After leaving my last class Tuesday, I heard some beats and chimes in the distance. I started following the positive vibrations until I finally met a group of friendly people who were a part of the Hare Krishna faith. I stopped to enjoy the music and the piece of cake they gave me. Trying to act serious, yet having a little bit of cake on my face, I had to know the reason behind all of the music and cake-giving. I sparked a conversation with a cordial guy named Amala Purāna Dāsa.
“The music that you hear is called Kirtan,” Purāna Dāsa said. “This is musical meditation. People walk by and say that they feel they are receiving good energy.”
Purāna Dāsa said Hari Krisjna stems from a practice called Gaudiya Vaishnavism, a branch of the Vaishnava practice.
“We are given the nickname because we chant the Hare Krishna mantra,” Purāna Dāsa said. “This (Gaudiya Vaishnavism) comes from the Vedic Literature, which stems from literature from over 5,000 years ago from ancient India. The original teachings are about yoga, meditations and consciousness.”
Purāna Dāsa said Hare Krishna can be described as a religion, way of life or spiritual journey.
“Everyone is an individual, and no one can take away your individuality,” Purāna Dāsa said. “We believe everything has a unity, a wholeness, but at the same time there is diversity and uniqueness.”
Purāna Dāsa said an important aspect of the Hare Krishna faith is to connect with your inner self.
“We are trying to connect with our real identities and try to get away from all these designations we have accumulated,” Purāna Dāsa said. “With a little bit of contemplation and patience, anyone can find something deeper within, regardless of background and experience.”
Purāna Dāsa comes from a Roman Catholic background, but he said he was exposed to Indian culture because his mom is a yoga teacher. His conversion to the Hare Krishna faith was the result of a chance encounter.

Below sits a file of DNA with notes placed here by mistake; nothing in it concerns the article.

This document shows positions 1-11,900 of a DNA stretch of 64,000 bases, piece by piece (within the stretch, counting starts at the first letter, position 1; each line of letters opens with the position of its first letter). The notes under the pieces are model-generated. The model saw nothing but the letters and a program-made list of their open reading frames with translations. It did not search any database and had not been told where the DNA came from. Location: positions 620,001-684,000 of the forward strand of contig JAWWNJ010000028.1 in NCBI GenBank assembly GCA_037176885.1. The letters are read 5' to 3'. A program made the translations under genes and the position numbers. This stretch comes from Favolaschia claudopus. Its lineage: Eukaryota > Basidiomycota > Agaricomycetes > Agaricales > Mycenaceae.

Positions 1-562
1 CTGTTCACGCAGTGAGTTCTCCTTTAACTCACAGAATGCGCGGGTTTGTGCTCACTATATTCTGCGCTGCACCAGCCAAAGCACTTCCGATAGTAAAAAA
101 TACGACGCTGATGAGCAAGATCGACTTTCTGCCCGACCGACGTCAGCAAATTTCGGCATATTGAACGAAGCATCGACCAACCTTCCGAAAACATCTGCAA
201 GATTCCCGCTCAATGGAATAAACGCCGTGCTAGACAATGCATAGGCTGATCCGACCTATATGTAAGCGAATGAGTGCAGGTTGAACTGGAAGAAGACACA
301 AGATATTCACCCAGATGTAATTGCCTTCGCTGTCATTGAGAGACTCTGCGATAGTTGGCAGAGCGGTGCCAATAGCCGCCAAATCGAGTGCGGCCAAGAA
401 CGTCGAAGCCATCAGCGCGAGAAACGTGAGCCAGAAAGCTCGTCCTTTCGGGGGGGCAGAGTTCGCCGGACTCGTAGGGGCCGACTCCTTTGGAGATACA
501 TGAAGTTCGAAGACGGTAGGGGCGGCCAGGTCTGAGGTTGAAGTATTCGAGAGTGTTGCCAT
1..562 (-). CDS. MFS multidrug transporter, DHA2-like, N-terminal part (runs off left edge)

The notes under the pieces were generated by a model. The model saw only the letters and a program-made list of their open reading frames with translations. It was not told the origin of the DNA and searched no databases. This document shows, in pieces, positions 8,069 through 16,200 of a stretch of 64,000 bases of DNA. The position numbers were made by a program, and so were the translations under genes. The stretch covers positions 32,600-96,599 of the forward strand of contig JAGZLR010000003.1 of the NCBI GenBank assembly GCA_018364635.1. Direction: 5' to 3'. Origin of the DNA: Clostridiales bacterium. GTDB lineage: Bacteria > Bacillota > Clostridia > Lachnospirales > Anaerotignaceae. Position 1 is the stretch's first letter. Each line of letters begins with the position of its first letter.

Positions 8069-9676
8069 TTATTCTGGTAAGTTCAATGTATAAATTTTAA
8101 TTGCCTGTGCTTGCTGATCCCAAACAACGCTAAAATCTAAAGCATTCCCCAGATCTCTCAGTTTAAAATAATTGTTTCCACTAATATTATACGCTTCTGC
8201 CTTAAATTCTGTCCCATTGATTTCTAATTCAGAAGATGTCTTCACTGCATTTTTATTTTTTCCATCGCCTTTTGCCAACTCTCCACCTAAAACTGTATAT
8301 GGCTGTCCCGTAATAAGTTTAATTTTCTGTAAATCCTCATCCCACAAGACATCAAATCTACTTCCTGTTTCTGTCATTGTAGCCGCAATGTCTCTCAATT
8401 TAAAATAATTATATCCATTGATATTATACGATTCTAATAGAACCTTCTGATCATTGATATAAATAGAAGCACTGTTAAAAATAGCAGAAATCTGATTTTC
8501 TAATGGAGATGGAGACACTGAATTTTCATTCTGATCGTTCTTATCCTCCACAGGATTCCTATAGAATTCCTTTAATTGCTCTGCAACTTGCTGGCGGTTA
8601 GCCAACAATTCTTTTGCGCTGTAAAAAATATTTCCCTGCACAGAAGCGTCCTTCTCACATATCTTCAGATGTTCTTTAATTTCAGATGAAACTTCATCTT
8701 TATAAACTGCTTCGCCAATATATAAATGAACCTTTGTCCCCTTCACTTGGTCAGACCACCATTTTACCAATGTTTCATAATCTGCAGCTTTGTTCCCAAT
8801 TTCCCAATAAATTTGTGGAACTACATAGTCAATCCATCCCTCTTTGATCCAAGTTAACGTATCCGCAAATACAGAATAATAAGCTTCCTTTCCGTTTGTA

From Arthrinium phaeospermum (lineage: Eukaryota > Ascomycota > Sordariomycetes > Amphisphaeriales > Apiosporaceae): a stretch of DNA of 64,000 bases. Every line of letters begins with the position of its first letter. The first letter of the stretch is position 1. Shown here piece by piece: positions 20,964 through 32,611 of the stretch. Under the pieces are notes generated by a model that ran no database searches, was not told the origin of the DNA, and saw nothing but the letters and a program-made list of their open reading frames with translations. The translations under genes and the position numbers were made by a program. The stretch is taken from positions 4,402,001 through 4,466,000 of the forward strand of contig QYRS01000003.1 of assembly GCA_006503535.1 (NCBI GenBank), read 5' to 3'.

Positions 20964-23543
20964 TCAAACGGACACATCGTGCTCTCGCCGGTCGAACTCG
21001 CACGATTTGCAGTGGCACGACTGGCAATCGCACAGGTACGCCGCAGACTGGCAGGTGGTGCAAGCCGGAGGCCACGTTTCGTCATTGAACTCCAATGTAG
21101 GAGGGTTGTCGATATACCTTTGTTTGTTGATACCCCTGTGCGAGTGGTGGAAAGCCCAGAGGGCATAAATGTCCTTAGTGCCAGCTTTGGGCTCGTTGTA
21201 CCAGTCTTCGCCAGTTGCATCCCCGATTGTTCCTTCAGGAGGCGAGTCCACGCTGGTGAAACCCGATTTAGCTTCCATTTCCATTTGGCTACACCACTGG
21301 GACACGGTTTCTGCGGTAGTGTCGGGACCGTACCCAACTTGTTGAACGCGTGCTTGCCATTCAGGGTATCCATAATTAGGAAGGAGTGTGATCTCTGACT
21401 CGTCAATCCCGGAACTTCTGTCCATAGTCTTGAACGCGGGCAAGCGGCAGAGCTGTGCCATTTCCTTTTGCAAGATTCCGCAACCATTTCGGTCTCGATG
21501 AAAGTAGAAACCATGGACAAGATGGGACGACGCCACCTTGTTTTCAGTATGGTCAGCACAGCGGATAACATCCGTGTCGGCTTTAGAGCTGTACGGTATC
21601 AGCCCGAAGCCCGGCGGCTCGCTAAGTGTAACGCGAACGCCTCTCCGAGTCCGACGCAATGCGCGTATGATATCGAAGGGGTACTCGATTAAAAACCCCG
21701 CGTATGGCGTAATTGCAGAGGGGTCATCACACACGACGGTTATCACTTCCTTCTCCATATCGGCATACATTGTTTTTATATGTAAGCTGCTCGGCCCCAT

“One day, I met this amazing person, and we conversed about yoga, meditations, karma and the third eye,” Purāna Dāsa said. “We developed a strong relationship over time. One day, she invited me to the Hare Krishna temple she is a part of. At first I was going for the food because it is really good.”
Purāna Dāsa said his time at the Hare Krishna temple was a wonderful experience full of music, philosophy and food.
“It was amazing, the giving of food and knowledge,” Purāna Dāsa said. “These people are very welcoming and not condescending in any way.”
Purāna Dāsa said he particularly liked the sense of community and diversity at the temple. There were people from China, Russia, Africa and South Asia.
“All of these people were from different cultures and are coming together for a common cause,” Purāna Dāsa said. “Everyone can find a common connection with this practice, whether it is the food, the music, arts, theatre or even fashion.”
Purāna Dāsa is a guitarist. In high school, he signed to a record label. The band mostly played funk and hard-rock, but they played anything that sounded good, according to Purāna Dāsa.
“I still play guitar, and I will add it to the musical plays,” Purāna Dāsa said. “For me, music is very powerful and what has attracted me here is their appreciation for music.”
Purāna Dāsa said he has become more connected to himself spiritually.
“I felt like in the past I couldn’t express myself, for I was always putting on a mask and had to impress others,” Purāna Dāsa said. “This practice has helped me remove some of my insecurities, which is very difficult to overcome, and for I am still going deeper, this practice has taught me how to make the best out of a bad bargain.”
In today’s world, we need to be more tolerant than ever when it comes to people’s religious backgrounds and differences because we all have so much in common. So whether it is to feel the positive vibrations, eat a treat or connect with your inner self, swing by the Plaza on Tuesdays during the afternoon and say hello to some friendly faces.